Want the New iPhone 4? It Will Cost You, According to AT&T

by PocketGoddess on June 16, 2010

A very good friend of mine named Brad has an iPhone 3GS, and so does his wife. They both want to upgrade to the new iPhone 4, but they can’t both do so at the same time, for the same price–even though they both signed new contracts on the same day when they last upgraded their phones.

It has nothing to do with the preorder issues that so many people experienced yesterday; this is a problem with AT&T and the way they treat their customers. When AT&T offered early upgrades to customers wanting the newest iPhone, many were pleasantly surprised by the gesture. Unfortunately not everyone is so impressed now that we have all the facts.

I’ll let Brad tell his story:

I want to upgrade my iPhone 3GS to an iPhone 4.0. My wife and I both bought the first iPhone. We skipped the 3G, and got the 3GS when it came out. We bought both phones at the same time, and extended our contracts for 2 more years at the same time.
When I upgraded to the 3GS for both lines, we had no issues. For the 4.0, I assumed it was as easy as going to AT&T and happily giving them $400+ for the 2 phones. I’d be happy to extend my contract for another 2 years, as I am content with AT&T’s service.
My number, the “Primary” line was given a “no penalty” bump in upgrade availability. My wife’s line did not get that same treatment. Her line is available to upgrade in February 2011. We are on the same account, we’ve been with AT&T since it was Southwestern Bell (here in Dallas), and she has LITERALLY had the same cell number (and company) since 1993, 17 years. I don’t understand why one number, on the same account, the same model phone, and the same contract would be treated differently.
When I called AT&T, I was told that because I was the “Primary” number, and “that line brings in more revenue” that I was eligible to buy a 16GB for $199 or a 32GB for $299. When I asked the AT&T representative how much it was going to cost me to upgrade my wife’s line, I was told “That’s not an option for her”. I explained that I understood she was not “eligible for an upgrade” and I asked if there was a price to buy the phone, and I was told no.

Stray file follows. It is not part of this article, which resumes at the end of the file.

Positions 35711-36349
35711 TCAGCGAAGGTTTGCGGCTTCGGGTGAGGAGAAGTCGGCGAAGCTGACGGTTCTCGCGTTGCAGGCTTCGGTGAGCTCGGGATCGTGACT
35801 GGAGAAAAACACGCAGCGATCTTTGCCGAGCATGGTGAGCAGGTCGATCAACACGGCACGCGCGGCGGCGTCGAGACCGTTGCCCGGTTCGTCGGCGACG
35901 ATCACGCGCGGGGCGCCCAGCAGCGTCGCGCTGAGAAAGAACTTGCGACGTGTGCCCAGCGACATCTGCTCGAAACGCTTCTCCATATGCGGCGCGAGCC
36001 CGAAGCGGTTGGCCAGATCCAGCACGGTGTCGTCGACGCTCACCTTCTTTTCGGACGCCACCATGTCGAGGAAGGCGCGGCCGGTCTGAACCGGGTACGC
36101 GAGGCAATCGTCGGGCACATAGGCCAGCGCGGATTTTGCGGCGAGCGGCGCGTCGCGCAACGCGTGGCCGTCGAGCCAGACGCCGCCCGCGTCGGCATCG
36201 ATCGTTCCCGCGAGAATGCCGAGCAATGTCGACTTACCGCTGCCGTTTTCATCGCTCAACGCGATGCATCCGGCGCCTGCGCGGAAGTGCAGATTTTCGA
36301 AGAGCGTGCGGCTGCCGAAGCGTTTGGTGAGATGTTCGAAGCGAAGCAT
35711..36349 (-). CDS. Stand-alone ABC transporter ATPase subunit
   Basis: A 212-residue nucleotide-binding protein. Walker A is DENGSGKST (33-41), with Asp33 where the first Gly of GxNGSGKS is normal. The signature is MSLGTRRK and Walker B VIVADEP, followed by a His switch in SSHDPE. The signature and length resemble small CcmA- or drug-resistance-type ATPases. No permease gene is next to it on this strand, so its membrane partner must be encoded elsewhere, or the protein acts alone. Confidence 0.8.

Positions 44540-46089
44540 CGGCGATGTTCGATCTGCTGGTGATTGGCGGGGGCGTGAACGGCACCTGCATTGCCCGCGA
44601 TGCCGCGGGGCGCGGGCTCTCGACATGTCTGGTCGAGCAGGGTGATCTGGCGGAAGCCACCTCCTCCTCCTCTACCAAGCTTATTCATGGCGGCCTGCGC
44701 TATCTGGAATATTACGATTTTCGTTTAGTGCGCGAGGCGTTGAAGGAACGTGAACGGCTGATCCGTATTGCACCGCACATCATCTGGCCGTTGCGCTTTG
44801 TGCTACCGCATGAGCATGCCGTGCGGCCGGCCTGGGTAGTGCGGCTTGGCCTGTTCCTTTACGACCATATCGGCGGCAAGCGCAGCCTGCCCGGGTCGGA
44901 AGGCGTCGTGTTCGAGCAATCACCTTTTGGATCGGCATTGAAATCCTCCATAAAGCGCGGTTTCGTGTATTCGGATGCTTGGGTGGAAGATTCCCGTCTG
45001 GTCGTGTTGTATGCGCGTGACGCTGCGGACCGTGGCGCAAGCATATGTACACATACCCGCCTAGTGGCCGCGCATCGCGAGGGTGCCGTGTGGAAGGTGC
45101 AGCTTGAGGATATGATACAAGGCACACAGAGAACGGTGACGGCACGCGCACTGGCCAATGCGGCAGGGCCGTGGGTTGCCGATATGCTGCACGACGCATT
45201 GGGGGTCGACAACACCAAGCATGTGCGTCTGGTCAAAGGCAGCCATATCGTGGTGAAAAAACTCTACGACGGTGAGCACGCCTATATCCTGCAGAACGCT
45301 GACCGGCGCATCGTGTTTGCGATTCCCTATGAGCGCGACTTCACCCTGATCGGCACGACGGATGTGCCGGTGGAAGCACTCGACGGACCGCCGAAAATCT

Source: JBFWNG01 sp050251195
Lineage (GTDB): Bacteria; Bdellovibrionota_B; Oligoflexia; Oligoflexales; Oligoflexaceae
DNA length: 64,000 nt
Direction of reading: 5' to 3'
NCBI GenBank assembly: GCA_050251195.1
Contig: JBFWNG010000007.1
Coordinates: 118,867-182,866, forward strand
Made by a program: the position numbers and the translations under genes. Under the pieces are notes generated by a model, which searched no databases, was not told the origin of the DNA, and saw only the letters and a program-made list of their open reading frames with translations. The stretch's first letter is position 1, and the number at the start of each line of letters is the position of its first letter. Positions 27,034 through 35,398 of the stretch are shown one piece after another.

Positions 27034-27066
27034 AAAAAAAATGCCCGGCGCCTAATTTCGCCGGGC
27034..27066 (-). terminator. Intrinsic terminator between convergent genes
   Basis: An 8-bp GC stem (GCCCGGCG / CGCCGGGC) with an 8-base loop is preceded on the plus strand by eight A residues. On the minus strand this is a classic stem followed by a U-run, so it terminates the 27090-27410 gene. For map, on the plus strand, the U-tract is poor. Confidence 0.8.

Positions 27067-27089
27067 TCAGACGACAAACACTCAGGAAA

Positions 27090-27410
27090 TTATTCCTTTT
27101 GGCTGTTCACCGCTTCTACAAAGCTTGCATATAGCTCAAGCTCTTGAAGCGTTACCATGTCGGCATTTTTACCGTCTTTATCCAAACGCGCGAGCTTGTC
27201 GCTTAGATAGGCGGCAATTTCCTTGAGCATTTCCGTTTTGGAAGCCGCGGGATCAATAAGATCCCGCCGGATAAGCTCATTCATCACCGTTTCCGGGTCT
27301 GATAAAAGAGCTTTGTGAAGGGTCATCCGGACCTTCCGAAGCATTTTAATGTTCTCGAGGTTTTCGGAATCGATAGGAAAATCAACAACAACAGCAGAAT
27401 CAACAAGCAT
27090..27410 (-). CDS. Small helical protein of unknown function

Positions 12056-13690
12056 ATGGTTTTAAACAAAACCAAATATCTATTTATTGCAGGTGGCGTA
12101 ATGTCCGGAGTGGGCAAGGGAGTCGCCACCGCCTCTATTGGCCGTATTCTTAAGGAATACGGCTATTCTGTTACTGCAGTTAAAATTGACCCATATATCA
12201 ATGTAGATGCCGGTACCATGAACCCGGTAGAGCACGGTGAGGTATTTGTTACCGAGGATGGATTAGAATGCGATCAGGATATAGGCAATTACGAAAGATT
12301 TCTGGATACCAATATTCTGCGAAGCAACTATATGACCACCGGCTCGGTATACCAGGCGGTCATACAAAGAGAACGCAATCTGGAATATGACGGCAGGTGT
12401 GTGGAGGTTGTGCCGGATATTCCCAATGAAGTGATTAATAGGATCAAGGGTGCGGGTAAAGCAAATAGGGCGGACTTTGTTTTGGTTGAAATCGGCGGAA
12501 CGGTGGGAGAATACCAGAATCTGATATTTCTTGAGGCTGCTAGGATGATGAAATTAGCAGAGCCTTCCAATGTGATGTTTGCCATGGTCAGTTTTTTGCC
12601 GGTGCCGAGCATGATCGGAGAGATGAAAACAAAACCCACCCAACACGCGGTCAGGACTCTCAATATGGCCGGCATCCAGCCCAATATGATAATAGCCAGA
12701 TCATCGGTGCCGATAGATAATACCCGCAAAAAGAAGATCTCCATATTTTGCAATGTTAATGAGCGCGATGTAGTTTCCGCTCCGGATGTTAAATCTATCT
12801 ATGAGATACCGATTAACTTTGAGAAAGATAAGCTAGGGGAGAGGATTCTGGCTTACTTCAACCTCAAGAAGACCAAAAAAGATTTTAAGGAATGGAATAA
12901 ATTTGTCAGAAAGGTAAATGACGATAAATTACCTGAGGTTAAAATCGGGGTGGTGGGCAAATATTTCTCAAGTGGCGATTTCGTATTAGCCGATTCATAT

Visiting a local AT&T store provided slightly better results, with an offer that Brad’s wife can purchase the 16GB version for $399 or the 32GB for $499, for an extra $200 more than the upgrade price.

Brad continues:

One of the biggest selling features of the iPhone 4.0 is the “FaceTime” feature. What’s the point of having a video chat app if I can’t talk to my WIFE, of all people. Yes, some husbands actually enjoy talking to their wives!

But, as a loyal customer who spends at least $2700 a year for service, not to mention nearly $1000 over the last 3 years for phones, I would think there would be some sort of concessions made. I’m basically asking a company to take my $400+ dollars for new technology, and being told, no, we want more. As a person who owns and runs a service based business, this seems to be a fast way to alienate customers, and make them consider taking their business elsewhere.

Now, I’m not asking for a free phone, or complaining about the price of the iPhone, all I’m asking for is for both lines to be treated fairly, and be charged the same price for the same item.

Yesterday, Brad received a call from someone at AT&T who said that he represented the “Office of the President.” Unfortunately that representative wasn’t able to offer any sort of concession, much less a reasonable explanation for why two customers who upgraded their phones and signed new contracts on the same day weren’t able to upgrade at the same time.

When AT&T made their goodwill gesture regarding early upgrades, there wasn’t any talk of fine print regarding the second line on a family account, but it seems that there is still a gotcha for couples and families who want to upgrade. That’s an even larger problem considering that FaceTime won’t work unless both users have the latest iPhone. When only one is allowed to upgrade, and AT&T is the only carrier offering the latest phone, the choice becomes whether to pay an extra $200 for the┬áprivilege, or wait until February.

Knowing Brad’s wife, he doesn’t really have an option at all.

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